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article imageAgricultural emissions must be reduced to meet climate agreement

By Karen Graham     May 18, 2016 in Environment
An eye-opening new research paper indicates that the global agricultural sector is going to have to do more to reduce non-CO2 emissions by one gigaton per year by 2030 in order to meet the new climate agreement's plan to limit warming by 2°C in 2100.
Scientists from the University of Vermont, the CGIAR Research Program on Climate Change, Agriculture and Food Security (CCAFS), and other partner institutions have calculated for the first time the extent that the agricultural sector's emissions must be reduced if the world is to meet the Paris climate agreement, reports Science News Online.
The one gigaton requirement in reducing non-CO2 emissions will be necessary, but a wide gap has been found in the existing mitigation options for the agriculture sector and the reductions needed, with the data showing that current mitigation efforts would only deliver 21-40 percent of the mitigation required.
Harvest time in China.
Harvest time in China.
Steve Evans / Bangalore, India
The authors also warn that the emission reductions set for other sectors, such as energy and transportation, are actually insufficient to meet the climate agreement. They suggest the agricultural sector must also play a role. They propose that global institutions concerned with agriculture and food security get together and set a sector target linked to the 2°C limit.
A reality check
“This research is a reality check,” comments Lini Wollenberg, leader of the CCAFS Low Emissions Development research program, based at the University of Vermont’s Gund Institute for Ecological Economics. “Countries want to take action on agriculture, but the options currently on offer won’t make the dent in emissions needed to meet the global targets agreed to in Paris. We need a much bigger menu of technical and policy solutions, with a major investment to bring them to scale.”
It is interesting that the 119 nations signing the climate deal included agriculture in the mix of mitigations, however, no studies have been done to determine how this was to be carried out. Not including land use change, agriculture contributes 35 percent of emissions in developing countries and 12 percent of emissions in industrialized countries.
Tyres  plastic and toxic waste are left strewn on the sides of an agriculture field near Orta di Ate...
Tyres, plastic and toxic waste are left strewn on the sides of an agriculture field near Orta di Atella, southern Italy, on November 14, 2013
Mario Laporta, AFP/File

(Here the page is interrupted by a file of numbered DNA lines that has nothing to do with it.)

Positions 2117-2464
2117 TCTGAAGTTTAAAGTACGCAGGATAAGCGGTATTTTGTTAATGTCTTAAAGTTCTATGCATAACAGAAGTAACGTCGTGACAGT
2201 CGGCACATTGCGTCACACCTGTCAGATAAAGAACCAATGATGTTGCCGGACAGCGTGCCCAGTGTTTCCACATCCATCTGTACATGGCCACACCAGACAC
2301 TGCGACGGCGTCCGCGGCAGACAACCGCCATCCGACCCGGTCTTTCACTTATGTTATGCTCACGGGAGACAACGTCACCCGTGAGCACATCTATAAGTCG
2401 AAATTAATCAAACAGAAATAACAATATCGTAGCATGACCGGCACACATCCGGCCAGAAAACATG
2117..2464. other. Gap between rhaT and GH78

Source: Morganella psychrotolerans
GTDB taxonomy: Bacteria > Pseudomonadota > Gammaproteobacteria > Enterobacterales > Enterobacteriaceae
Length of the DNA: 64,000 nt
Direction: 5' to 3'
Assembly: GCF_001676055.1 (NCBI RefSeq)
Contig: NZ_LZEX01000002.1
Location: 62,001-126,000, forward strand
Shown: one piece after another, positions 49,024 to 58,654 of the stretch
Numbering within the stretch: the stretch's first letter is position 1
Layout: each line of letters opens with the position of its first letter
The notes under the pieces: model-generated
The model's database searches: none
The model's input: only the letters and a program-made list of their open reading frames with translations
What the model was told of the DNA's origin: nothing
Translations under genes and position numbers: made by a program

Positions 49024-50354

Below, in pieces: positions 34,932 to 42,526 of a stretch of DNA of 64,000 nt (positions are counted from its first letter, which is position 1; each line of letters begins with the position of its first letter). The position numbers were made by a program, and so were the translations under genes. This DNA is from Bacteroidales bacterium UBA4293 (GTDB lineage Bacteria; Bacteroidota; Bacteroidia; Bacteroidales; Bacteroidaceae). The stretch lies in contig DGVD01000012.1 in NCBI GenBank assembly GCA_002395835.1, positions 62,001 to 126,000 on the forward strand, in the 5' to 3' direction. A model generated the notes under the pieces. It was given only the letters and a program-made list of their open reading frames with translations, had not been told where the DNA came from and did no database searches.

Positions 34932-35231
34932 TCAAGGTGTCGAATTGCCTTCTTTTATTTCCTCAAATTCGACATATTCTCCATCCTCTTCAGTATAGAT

Professor Pete Smith, Theme Leader for Environment & Food Security at the University of Aberdeen and co-author of the paper, comments that the rest of the world needs to help farmers to meet their goals in reducing emissions. He adds that we already know how to reduce agricultural emissions, and a lot is being done with good management.
How do we reduce emissions in the agricultural sector?
Professor Smith adds, "The tough part is how to reduce emissions by a further two to five times and support large numbers of farmers to change their practices in the next 10 to 20 years.”
According to the research team, to achieve the one gigaton per year mitigation target for non-CO2 emissions set out in the paper, the 21 to 40 percent reduction in emissions could be achieved by enhancing these known practices:
1. Sustainable intensification of cattle
2. Efficient use of water through alternate wetting and drying in irrigated rice
3. Nutrient management for annual crops, including efficient use of nitrogen and manure
4. Relocating production to increase input efficiency
However, implementation would require massive investment, information sharing, and technical support to enable a global-scale transition. The target will not be reached unless higher impact technologies are incorporated into the agricultural sector, as well as a rewrite and upgrading of policies.
Technologies and new policies
Some of the new technologies include recently developed methane inhibitors that reduce methane gas by 30 percent in dairy cows without affecting milk output, new breeds of cattle that produce less methane gas, and the development of cereal crops that release less nitrous oxide into the atmosphere.
A dairy cow produces 53 pounds of milk every day  and 120 pounds of manure.
A dairy cow produces 53 pounds of milk every day, and 120 pounds of manure.
At the same time, policies are needed that promote more rigorous carbon pricing, taxes, and subsidies, as well as the adoption of sustainability standards that include reduced emissions in agriculture by governments. More relevant technical assistance on emission reduction methods needs to be provided to farmers by way of cell phones or the Internet.
Of course, the paper also mentions sequestering soil carbon, increasing agroforestry, decreasing food loss and waste and shifting dietary patterns, saying all these could contribute to reducing emissions. But they point out there has been very little study of these sources and how they might contribute more to the mitigation of emissions. All in all, the paper is very interesting in what it points out are the major issues in reducing emissions worldwide.
This paper, "Reducing emissions from agriculture to meet the 2°C target," was published in the journal Global Climate Change on May 17, 2016.
More about paris agreement, Greenhouse gasses, agricultural sector, energy and transportation, Food security
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